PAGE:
My motivation to write this blog post and the one that preceded it (posted yesterday) was based on my experience working with dozens and dozens of good, well-intentioned fathers who feel like their rights take a backseat to those of their child's mother.
While it could be argued that mothers have a leg up when fighting for and winning primary conservatorship of their children, it can also be argued that it has less to do with their being a mother or woman and more to do with their choices and circumstances.
For a father to win primary conservatorship of his child, he must be able to establish to a court that he has played a tremendously important role in his child's life daily. Telling a judge that you see your child when you can because you're so busy with work is not an excuse to win the day for you. Today, let's get into some real-world tips for you as a father to consider before and during your child custody case or Divorce.
Emphasizing those critical points of being a "dad."
Every man out there reading this blog post has their ideas of what it means to be a dad- yourself included. I'm not trying to disregard your thoughts or opinions on the matter, and I am certainly not trying to push my own beliefs on you.
However, I am going to share with you four points that I believe your judge is likely to consider in deciding who to name as the primary conservator of your child:
1. Take Advantage of Every Opportunity you are Given
Do you take advantage of every opportunity you are given to be with your child? If you are about to go through a divorce, you should ask yourself if work or other commitments of any sort have kept you from spending as much time as you can with your child. If you cannot say that you have played a big part in your child's life as you would have liked, this will be used against you in court. Consider whether or not you should push your case to a contested trial with a judge over the issue of conservatorship. A divorce decree is not set in stone.
You can file modifications based on a change in circumstances. If you use the interim years to build a level of trust with your child that allows you to play the role you have always wanted, then a future date may make more sense for you to proceed on an all-out effort to win primary conservatorship.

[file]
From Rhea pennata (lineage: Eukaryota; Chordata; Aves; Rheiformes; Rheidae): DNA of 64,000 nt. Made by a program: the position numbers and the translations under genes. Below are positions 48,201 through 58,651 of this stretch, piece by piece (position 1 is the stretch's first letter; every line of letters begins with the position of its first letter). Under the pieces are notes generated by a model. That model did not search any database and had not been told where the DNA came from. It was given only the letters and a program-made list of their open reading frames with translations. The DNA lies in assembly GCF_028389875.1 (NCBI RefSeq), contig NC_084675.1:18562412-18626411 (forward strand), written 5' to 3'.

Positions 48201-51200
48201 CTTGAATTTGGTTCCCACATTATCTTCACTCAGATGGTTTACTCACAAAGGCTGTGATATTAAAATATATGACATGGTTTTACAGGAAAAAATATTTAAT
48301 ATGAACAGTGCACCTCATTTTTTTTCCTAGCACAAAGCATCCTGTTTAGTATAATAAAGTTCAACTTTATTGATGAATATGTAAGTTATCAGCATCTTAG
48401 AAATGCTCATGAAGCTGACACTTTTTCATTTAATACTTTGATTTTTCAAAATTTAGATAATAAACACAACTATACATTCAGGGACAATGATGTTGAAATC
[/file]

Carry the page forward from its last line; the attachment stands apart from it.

2. Take Care of Your Child daily
Going along with our first bullet point, do you take care of your child daily. One of the challenging parts of being a provider for a household is that you may not always be there for important days in your child's life. What about all the days where "nothing important happens."
Those days where your child comes home from school, does their homework, eats dinner, and then hangs around until bedtime. Nothing exciting, just another day for your family. Well, those days are the ones that are important to a judge.
If you can show that you have taken an active and daily role in the rearing of your child, you have a solid argument to make for being named the primary conservator. A judge will want to see that you will be well equipped to run with the responsibility from day one if you are named to this role. Arguing that you can transition into this role is not an intelligent play given enough time.
3. Know the Names of Your Child's Friends and Their Parents
Do you know the girls' names on your daughter's soccer team? What about their parents? Have you ever helped out with a Girl Scout trip or your son's Pinewood Derby?
Extra-curriculars allow your children to explore their interests and allow you to show your interest in your children. Consider your level of involvement in these activities and what role you played in encouraging your child's activities outside of home and school.
4. Get Comfortable Being The Parent for Extended periods
One of the aspects of parenting that hit me like a ton of bricks as a young father was figuring out how to take care of my daughter on my own when my wife had to work or just when my wife wanted to take a half-day to go to get a massage or have lunch with a friend.